Vaccines are essential, but as of now, they are not sufficient to control the pandemic. They are only one among many tools at our disposal.

What has not changed is how the virus transmits. Temporary setbacks do not change the fact that current responses are having an impact. Despite new variants, WHO’s guidance on social and public health measures remains unchanged.

There is some more good news.

Thirty-five state parties have extended their genetic sequencing of SARS-CoV-2, as have 18 others supported by WHO’s reference laboratories, due to the growing importance of identifying new variants.

Based on data from nearly 20 countries, the hospitalization rate due to COVID-19 fell from 13 to 11 per 100 000 people, between the 3rd and 4th week of January. A decrease, yes, but many of our hospitals continue to struggle.

The number of vaccine doses given has also exceeded the number of reported cases in the Region: some 41 million doses administered, versus 36 million reported cases.

Vaccination of priority groups is already saving lives. But the sheer scale of COVID-19 vaccine deployment is enormous; vaccinations will take time.

Vaccines offer a way to emerge faster from this pandemic. But only if we ensure that all countries, irrespective of income level, have access to them.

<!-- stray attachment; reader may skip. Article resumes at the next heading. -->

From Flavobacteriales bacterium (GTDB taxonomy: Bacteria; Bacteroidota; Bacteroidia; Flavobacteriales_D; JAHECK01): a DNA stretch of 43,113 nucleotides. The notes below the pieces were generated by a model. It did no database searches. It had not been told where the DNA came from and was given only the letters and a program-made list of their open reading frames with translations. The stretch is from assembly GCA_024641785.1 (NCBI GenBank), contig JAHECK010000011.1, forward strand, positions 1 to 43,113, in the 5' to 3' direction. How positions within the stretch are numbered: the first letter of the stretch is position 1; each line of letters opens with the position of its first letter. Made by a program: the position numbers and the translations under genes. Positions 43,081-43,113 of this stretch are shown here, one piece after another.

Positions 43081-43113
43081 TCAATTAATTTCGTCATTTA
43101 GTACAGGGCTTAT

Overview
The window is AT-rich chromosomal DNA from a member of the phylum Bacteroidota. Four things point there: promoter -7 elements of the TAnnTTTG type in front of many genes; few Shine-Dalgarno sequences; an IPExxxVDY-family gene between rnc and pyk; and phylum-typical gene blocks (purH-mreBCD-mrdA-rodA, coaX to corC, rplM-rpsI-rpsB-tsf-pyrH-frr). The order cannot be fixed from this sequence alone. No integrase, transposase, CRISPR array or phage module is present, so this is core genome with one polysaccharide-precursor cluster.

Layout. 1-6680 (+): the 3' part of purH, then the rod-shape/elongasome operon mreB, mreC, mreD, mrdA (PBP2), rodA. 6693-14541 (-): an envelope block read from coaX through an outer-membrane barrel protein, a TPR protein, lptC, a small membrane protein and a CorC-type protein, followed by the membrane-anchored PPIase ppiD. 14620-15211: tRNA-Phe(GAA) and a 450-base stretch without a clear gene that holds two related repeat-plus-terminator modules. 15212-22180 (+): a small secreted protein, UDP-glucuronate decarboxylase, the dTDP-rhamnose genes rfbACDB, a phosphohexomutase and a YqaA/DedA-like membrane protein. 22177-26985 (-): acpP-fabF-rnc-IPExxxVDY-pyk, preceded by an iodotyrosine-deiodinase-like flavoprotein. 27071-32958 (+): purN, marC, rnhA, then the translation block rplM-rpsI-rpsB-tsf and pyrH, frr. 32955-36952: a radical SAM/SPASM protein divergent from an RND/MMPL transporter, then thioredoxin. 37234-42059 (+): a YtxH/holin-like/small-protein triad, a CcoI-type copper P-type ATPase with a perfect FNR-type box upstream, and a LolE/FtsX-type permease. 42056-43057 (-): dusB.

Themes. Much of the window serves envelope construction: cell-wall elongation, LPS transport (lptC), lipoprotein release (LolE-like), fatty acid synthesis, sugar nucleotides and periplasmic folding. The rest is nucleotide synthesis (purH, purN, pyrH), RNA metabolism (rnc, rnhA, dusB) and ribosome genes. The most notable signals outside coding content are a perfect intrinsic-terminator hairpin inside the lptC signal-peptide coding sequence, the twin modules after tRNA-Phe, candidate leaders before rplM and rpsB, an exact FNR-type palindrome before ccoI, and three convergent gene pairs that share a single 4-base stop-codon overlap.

The divide between high-, middle- and low-income countries is clearer than ever. Unfair access to vaccines can backfire. The longer the virus lingers, the greater the risk of dangerous mutations.

Equitable access is a moral imperative, one that mitigates the pandemic’s impact on all of us, not just some.

Together with the European Union, today we launch a €40 million programme to ensure effective deployment of COVID-19 vaccines in 6 countries: Armenia, Azerbaijan, Belarus, Georgia, Ukraine and the Republic of Moldova. This complements ongoing work through COVAX and the EU sharing mechanism, with an initial focus on readiness, information campaigns, supplies and training of health workers.

Yesterday, I also signed an agreement with the EU to support the countries of the western Balkans in their efforts. In addition, we have a joint EU–WHO programme for the response across the central Asia region.

The time to scale up and accelerate vaccine production is now. We’re calling for a joint European effort to get vaccination programmes on track. Manufacturers and health-care providers need to share clinical data and dossiers with us so that we can accelerate Emergency Use Listings. We are also identifying smaller production sites with enough capacity and quality criteria in place to help manufacturing of vaccine components. Again, the key here is solidarity and pragmatism, through synergizing vaccine production capacity.

Finally, a very happy birthday to Sister Andre, Europe’s oldest person, a French nun who celebrates her 117th birthday today. A COVID-19 survivor, there’s a remarkable lesson to be learned from Sister Andre, who, during her illness, selflessly showed more concern for her fellow nursing home residents than for her own life.

Look after each other, and please stay safe.

Thank you.